You have to quarantine when coming to NJ from most states
New Jersey on Tuesday once again expanded the list of states from which travelers are required to quarantine after entering the Garden State.
New Jersey expanded its list to 34 states, plus the District of Columbia and Puerto Rico. It had most recently included 31 states considered hotspots for the novel coronavirus.
The list now is: Alaska, Alabama, Arkansas, Arizona, California, Delaware, District of Columbia, Florida, Georgia, Iowa, Idaho, Indiana, Illinois, Kansas, Kentucky, Louisiana, Maryland, Minnesota, Missouri, Mississippi, Montana, North Carolina, North Dakota, Nebraska, New Mexico, Nevada, Ohio, Oklahoma, Puerto Rico, South Carolina, Tennessee, Texas, Utah, Virginia, Washington, and Wisconsin
New Jersey began instituting the requirement for a handful of a states last month, and has been growing its list since. The quarantines are considered mandatory, though the state has no strong enforcement mechanism attached to them and asks travelers to cooperate of their own accord.
The requirement applies to any state with a COVID-19 test rate higher than 10 per 100,000 residents, or with a 10% or higher positivity rate over a seven-day rolling average, New Jersey officials have previously said.
“New Jersey’s restart and recovery process relies on our collective effort and commitment to beating COVID-19 and driving down rates of transmission across our state,” Gov. Phil Murphy said in a news release Tuesday. “Individuals traveling from these states must remain vigilant in their actions and proactively get a COVID-19 test and self-quarantine to prevent additional outbreaks from spreading throughout New Jersey.”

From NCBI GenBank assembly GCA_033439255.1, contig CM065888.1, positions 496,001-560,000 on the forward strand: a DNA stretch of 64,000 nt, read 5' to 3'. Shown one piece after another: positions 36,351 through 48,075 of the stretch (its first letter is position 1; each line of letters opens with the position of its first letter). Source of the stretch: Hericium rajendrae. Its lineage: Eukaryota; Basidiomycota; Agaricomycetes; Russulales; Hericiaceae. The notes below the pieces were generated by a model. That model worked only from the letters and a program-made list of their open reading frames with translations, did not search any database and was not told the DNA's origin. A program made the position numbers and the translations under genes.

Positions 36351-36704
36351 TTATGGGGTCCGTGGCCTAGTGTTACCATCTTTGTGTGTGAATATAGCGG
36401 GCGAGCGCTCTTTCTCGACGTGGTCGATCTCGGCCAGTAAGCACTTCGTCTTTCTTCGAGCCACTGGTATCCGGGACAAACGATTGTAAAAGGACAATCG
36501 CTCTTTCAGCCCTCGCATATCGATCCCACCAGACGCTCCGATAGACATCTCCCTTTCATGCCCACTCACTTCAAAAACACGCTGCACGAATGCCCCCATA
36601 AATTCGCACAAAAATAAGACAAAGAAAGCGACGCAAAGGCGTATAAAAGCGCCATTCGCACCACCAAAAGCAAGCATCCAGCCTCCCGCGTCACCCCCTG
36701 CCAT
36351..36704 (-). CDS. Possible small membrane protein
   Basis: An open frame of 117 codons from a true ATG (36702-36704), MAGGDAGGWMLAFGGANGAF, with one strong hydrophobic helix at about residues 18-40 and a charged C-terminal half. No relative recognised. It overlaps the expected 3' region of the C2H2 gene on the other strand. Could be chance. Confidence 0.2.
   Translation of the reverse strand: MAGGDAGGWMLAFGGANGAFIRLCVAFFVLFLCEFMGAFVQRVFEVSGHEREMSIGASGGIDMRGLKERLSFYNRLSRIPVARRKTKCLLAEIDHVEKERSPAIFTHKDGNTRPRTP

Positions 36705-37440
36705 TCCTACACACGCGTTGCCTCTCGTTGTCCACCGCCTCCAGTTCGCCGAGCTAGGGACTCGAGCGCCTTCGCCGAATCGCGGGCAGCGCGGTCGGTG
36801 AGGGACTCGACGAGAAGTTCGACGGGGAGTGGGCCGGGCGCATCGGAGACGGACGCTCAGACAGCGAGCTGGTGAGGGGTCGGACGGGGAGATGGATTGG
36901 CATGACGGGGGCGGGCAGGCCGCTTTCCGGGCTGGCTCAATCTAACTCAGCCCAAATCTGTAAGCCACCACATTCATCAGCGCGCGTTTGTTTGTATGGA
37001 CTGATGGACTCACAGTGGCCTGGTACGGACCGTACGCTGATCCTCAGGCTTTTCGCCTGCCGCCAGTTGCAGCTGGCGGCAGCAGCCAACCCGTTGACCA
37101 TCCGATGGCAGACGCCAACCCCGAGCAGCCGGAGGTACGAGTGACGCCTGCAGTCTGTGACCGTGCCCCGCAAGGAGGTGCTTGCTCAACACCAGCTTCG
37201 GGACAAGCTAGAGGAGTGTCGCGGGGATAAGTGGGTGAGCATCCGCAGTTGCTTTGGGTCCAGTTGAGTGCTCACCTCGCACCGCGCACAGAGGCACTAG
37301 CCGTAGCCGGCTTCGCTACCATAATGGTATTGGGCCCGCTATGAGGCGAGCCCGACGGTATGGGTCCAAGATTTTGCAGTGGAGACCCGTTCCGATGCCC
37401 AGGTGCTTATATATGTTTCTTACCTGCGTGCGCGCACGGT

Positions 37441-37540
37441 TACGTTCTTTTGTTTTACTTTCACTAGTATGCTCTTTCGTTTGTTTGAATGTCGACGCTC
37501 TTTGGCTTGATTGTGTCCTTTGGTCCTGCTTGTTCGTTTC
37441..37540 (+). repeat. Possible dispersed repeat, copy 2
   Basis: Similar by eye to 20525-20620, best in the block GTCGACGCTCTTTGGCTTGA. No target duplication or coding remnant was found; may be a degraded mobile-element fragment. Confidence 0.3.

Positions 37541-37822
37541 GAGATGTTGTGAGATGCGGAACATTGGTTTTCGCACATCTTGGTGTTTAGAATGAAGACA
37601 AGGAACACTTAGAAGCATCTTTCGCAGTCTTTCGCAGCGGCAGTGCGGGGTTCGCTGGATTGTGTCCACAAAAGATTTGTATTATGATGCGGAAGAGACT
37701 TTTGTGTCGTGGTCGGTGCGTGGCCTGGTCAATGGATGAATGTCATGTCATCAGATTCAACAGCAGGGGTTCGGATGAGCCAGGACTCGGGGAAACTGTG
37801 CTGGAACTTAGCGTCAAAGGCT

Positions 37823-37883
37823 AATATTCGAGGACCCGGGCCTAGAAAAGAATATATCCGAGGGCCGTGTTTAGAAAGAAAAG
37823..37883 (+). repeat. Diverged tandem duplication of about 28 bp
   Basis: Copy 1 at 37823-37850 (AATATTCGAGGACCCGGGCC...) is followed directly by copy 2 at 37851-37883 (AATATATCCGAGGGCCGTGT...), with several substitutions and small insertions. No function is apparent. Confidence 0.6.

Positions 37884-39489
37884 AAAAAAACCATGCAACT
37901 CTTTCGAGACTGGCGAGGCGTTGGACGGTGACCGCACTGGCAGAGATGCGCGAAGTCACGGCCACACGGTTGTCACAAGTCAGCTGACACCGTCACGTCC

New Jersey is asking travelers from those states, or residents who visit them, to self-quarantine at their homes, hotels or other temporary lodging. It says they should only leave to obtain essential items or medical care.
The Department of Health has said the advisory does not apply to those passing through the state such as a truck driver or any state, local and federal workers traveling in their official capacities on government business.
Earlier this month, the Centers for Disease Control updated its guidance on coronavirus quarantines — cutting the length of time it recommends an asymptomatic person should quarantine after a positive test to 10 days, from 14. It also said most people with symptoms should isolate for 10 days after the onset, though it recommends 20 days in cases of severe illness.